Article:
Recently in Conservation Category
- Is opposed to the use of PR and the media: "It is disturbing that you chose to voice these concerns through a Glasgow based public relations firm instead of the proper and customary channels."
- Has just worked out that she's against his project altogether: "It is clear that your intentions are not constructive.."
- Remains unaware of his own financial difficulties: "Our many supporters realize that during these difficult economic times, while other developers have been forced to cancel projects, the Trump International Golf Links - Scotland development is moving forward.."
- Isn't familiar with the work of the RSPB and others, nor the fact that you don't save a wild space by building on top of it, nor indeed the concept of a split infinitive: ".. we are the only organization that has studied the land at Menie and created a viable program to responsibly manage the site, stabilize the dunes and preserve them for many generations to enjoy."
- Ivanka assured buyers in an October 2007 newsletter that all Trump projects were immune to a slowdown.
- All that remains of Trump Baja is a highway billboard with a large photo of Donald Trump that advertises condos for sale.
- Admiration for the celebrity developer and star of "The Apprentice" has now turned into anger and disbelief as Trump's luxury hotel-condo plan collapsed, leaving little more than a hole in the ground and investors out of their deposits, which totaled $32.2 million.
- "I can't even stand to see Trump's face on TV."
- Homeowners and brokers in Baja welcomed the publicity and higher prices that Trump brought. Now they wish he never came.
- "Everybody is shellshocked. I call it post-Trump syndrome."
i. Accountability. The Bill currently contains no consequences for Ministers who miss their targets. Given that they are responsible for their success or failure, Ministers need to know what will happen if they fail.
ii. Urgency. The current proposal for annual targets suggests a very relaxed start, with very low reductions in emissions until 2020. Earlier shifts will make the biggest difference to Scotland's overall contribution to climate change and provide better opportunities to gain the competitive advantages a low carbon economy will bring. A stronger start is therefore needed.
iii. Domestic action. The draft Bill contains no limit set on the proportion of Scotland's emissions reductions which can be "bought in" through international credits. It is vital that all or almost all of these reductions are actually achieved here in Scotland. Support for emissions reductions in developing countries is vitally important, but it not a substitute for putting our own house in order.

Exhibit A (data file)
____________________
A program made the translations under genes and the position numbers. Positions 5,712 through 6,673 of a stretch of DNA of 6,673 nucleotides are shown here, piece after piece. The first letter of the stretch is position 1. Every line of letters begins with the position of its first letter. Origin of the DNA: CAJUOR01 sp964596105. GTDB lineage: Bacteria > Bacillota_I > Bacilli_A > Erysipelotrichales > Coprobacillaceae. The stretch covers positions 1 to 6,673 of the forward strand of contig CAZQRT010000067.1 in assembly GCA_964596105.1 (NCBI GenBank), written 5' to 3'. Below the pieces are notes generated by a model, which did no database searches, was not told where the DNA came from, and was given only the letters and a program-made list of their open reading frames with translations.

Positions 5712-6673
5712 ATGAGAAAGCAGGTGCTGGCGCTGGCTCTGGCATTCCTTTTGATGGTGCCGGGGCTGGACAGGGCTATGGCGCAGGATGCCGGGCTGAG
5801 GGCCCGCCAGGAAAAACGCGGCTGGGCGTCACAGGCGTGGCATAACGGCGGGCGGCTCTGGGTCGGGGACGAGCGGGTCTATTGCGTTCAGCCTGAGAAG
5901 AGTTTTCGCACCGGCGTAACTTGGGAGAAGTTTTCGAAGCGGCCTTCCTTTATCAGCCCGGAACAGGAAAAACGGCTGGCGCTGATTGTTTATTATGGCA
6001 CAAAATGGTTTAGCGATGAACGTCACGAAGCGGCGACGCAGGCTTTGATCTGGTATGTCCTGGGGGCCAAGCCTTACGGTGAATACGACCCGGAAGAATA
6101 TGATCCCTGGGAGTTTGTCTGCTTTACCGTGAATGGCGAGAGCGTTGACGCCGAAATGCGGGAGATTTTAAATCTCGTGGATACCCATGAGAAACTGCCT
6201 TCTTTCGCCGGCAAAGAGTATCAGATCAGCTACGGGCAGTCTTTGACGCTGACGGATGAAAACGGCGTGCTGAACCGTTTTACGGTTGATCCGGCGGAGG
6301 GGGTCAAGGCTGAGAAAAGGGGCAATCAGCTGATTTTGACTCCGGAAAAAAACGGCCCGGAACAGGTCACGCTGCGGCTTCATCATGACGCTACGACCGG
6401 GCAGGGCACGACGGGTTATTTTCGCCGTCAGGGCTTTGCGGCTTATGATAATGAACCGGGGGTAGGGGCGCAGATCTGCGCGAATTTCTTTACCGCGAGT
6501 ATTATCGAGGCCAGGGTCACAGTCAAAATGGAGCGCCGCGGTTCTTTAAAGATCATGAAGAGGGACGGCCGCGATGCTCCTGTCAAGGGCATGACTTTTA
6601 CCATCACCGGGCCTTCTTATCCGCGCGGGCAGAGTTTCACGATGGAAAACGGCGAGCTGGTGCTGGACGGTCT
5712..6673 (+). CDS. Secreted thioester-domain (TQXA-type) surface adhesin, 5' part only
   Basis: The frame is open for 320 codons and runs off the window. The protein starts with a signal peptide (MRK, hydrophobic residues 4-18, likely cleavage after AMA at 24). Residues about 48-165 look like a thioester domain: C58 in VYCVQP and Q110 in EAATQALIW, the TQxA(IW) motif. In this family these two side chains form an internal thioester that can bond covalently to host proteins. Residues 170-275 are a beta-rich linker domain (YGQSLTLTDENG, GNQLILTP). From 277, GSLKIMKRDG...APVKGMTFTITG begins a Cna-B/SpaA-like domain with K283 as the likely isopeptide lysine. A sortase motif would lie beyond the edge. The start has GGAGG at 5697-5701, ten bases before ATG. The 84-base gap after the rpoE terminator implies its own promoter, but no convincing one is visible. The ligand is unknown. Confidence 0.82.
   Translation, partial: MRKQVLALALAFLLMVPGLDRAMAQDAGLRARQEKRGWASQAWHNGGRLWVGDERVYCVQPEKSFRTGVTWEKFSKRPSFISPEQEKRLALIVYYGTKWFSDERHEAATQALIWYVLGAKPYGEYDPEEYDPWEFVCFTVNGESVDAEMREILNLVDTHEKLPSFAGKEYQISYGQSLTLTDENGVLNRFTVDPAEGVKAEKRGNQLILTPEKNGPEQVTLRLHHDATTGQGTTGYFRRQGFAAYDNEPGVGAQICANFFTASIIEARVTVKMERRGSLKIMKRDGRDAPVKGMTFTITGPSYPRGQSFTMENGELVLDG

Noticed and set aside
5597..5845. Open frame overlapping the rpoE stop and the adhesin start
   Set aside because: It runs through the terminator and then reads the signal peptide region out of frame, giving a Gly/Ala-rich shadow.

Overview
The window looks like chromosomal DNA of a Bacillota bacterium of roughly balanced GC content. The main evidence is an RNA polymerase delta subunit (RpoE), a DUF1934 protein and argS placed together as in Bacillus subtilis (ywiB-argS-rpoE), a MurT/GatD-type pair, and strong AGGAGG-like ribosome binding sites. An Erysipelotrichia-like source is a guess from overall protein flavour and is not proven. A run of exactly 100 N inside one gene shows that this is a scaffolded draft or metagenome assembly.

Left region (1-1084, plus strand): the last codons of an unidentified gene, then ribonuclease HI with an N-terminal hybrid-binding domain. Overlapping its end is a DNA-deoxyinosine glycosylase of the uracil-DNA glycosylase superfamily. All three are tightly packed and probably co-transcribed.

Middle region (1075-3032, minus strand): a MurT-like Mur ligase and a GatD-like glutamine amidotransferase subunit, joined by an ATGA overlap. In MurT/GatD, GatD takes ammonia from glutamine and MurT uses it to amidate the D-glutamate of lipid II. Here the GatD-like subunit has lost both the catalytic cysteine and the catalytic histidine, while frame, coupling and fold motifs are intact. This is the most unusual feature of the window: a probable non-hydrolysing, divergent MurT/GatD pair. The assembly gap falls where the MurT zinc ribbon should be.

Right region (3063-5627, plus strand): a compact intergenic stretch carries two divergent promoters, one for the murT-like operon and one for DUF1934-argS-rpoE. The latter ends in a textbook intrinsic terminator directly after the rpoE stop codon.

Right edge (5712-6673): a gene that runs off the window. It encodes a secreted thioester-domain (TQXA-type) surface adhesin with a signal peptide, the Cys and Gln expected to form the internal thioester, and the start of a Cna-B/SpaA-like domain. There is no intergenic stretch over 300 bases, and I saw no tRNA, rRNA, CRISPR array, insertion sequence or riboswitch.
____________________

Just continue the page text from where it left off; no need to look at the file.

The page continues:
iv. Scientific independence. The Bill proposes to use the UK Climate Change Committee to provide scientific advice, and to allow Ministers to create a Scottish version if they see fit. However, the Scottish Committee would, if the Bill is unamended, be appointed by Scottish Ministers, not Parliament, which reduces its independence and credibility, not least because Ministers do not always have a working majority in Parliament.
v. Scale. The Bill proposes a long term 2050 target of 80% reductions in Scotland's emissions, but the evidence from the internationally-respected Tyndall Centre and others is that a 90% reduction will be required over this same period.
vi. Policy shift. The Scottish Government's policies as currently designed will aggravate climate change, especially in the areas of transport, energy and demand reduction. Ministers cannot promote airport expansion and a massive road-building programme and simultaneously deliver a credible policy on climate change. The Bill does move towards discussion of the implications for each sector of the economy, but does not mandate sector by sector targets and an action plan to deliver them.
Anything else you'd add?
And what marks would you give the SNP? I give it a B+, could try harder. It's certainly better than the B- I'd expected.
- The UK is the second biggest tuna market in the world, consuming 700 million tins in 2006.
- There are twenty-three tuna populations in the world, and nine are fully fished, four are over-exploited, three are critically endangered, three merely endangered, and three are vulnerable to extinction.
- 90% of the global population of predatory fish (like tuna and shark) has already been wiped out.
- The use of long lines in the Pacific is one of the factors behind a 95% loss of leatherback turtles over the last three decades.
- Between half a million and 1.4 million sharks die on long lines in the Western Pacific alone.
- For every thousand tonnes of tuna caught in so-called Fish Aggregation Devices, one hundred and eleven thousand other animals were caught, including sharks, rays, marlins and sea turtles.